3. One-eyed Alien Duck Kachinas. This is actually a problem of being a parent, which is a frequent hazard of adulthood. Two or three times a day, a child approaches me with great delight and presses into my hands the ghastly visage of a dragon, a superhero cat or a "one-eyed alien duck Kachina." I am naturally expected to treasure each and every one of these pieces and not to secret them into the garbage when no one is looking. Last month, I sent my seven year-old to an art camp and he returned home with twelve three-dimensional robots made of bits of junk connected with hot glue. The next week, he went to Camp Invention and returned home with a patented device–of which he had made three demos–designed to deter our cat from pissing in the house by  attracting him to relieve himself on a chunk of Styrofoam and bubble wrap. So far, several robots have succumbed to what appears to be spinal degeneration and the cat has ignored his toilet, but we have kept them all. We have to.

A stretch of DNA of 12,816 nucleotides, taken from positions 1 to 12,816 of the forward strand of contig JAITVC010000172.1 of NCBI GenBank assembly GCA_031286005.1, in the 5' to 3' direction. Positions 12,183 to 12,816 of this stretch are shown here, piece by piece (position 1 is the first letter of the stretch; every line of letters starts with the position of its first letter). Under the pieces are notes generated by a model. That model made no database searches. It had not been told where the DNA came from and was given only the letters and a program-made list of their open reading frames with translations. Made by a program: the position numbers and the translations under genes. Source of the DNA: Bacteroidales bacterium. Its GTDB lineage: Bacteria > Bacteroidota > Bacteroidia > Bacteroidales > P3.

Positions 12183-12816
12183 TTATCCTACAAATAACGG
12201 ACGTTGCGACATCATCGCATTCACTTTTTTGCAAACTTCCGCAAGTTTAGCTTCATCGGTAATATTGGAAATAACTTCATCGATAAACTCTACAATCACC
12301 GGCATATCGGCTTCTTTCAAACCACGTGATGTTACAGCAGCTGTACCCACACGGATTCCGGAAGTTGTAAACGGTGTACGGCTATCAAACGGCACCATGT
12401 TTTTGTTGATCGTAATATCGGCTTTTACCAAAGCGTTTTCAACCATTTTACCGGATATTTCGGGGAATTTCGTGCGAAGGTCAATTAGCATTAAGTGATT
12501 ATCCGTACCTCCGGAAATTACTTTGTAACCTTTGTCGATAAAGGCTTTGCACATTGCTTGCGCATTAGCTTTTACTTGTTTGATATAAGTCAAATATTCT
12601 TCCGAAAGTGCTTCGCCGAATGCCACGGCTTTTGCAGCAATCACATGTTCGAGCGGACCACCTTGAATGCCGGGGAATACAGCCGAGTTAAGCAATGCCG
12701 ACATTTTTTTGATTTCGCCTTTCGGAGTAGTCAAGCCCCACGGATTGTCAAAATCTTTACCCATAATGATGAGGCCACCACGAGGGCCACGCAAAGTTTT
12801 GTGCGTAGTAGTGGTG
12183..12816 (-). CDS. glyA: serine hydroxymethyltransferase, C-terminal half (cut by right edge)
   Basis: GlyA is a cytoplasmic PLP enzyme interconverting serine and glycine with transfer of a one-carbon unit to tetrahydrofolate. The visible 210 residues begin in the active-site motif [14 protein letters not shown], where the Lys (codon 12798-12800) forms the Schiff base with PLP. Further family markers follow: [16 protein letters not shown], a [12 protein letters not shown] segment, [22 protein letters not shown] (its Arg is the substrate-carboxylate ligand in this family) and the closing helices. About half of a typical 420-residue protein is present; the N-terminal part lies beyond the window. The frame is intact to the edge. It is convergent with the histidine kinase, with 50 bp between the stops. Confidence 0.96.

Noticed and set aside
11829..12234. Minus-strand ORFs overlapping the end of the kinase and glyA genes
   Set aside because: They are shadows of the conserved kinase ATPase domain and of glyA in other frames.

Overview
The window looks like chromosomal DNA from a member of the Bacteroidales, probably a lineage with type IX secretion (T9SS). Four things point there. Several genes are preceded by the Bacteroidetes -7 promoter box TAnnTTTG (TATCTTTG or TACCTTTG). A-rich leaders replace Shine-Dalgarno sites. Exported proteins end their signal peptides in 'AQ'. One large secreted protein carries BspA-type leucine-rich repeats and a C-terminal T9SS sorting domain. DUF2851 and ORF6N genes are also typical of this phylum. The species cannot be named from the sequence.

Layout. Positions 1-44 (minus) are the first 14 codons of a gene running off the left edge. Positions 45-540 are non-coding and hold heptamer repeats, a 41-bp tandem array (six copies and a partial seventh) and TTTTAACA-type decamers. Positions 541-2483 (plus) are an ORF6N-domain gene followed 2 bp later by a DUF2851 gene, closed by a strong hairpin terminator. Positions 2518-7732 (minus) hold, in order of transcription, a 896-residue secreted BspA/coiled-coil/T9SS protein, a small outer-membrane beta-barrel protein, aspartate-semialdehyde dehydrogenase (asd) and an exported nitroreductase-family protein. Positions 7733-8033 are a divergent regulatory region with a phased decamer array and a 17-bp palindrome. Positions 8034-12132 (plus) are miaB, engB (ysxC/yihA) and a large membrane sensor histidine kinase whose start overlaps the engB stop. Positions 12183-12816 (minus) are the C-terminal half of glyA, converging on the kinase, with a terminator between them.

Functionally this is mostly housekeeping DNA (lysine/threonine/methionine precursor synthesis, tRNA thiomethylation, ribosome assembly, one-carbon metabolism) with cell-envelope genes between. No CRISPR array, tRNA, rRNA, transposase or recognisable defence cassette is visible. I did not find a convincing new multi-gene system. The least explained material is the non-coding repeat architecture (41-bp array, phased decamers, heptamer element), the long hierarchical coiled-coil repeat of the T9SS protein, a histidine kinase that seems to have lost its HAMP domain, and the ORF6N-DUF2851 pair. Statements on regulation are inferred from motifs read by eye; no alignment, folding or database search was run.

4. Plague. Almost every nasty chronic condition that I read about is most commonly discovered in women in their thirties. Nature, I suppose, senses that our eggs are getting moldy and is trying to kill us off. Thyroid disease. Fibromyalgia. Chronic Fatigue. Various cancers. The longer you're alive, the less Nature wants you to feel wonderful. Right at the time most of us need to be most productive, great numbers of us are struck down by a condition that makes us want to languish on the couch, moaning and ordering meals in bed. Who needs to make dinner? Why us, of course.

  5. Sexual Peak. This period of my life is supposed to be characterized by a wanton lust and ensuing orgasmic Heaven. That may be true biologically speaking, but honestly, it is rather cruel that this is happening when I never have time to enjoy it. I fall asleep at 9. My physical interest in sex peaks during the afternoon when my husband is at work and I have to make dinner. By the time my teenager is in bed, all I care about is my novel and Rozerem. Sexual peak, indeed. Wasted.